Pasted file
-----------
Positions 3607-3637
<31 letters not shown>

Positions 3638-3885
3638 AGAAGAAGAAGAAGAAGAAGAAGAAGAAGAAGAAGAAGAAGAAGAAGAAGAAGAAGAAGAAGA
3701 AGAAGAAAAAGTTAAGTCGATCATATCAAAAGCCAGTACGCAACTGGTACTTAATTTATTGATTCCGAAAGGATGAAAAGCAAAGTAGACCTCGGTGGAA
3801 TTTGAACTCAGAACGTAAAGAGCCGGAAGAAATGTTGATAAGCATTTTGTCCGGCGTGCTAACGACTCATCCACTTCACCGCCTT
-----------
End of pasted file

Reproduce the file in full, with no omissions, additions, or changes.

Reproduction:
Positions 3607-3637
<31 letters not shown>

Positions 3638-3885
3638 AGAAGAAGAAGAAGAAGAAGAAGAAGAAGAAGAAGAAGAAGAAGAAGAAGAAGAAGAAGAAGA
3701 AGAAGAAAAAGTTAAGTCGATCATATCAAAAGCCAGTACGCAACTGGTACTTAATTTATTGATTCCGAAAGGATGAAAAGCAAAGTAGACCTCGGTGGAA
3801 TTTGAACTCAGAACGTAAAGAGCCGGAAGAAATGTTGATAAGCATTTTGTCCGGCGTGCTAACGACTCATCCACTTCACCGCCTT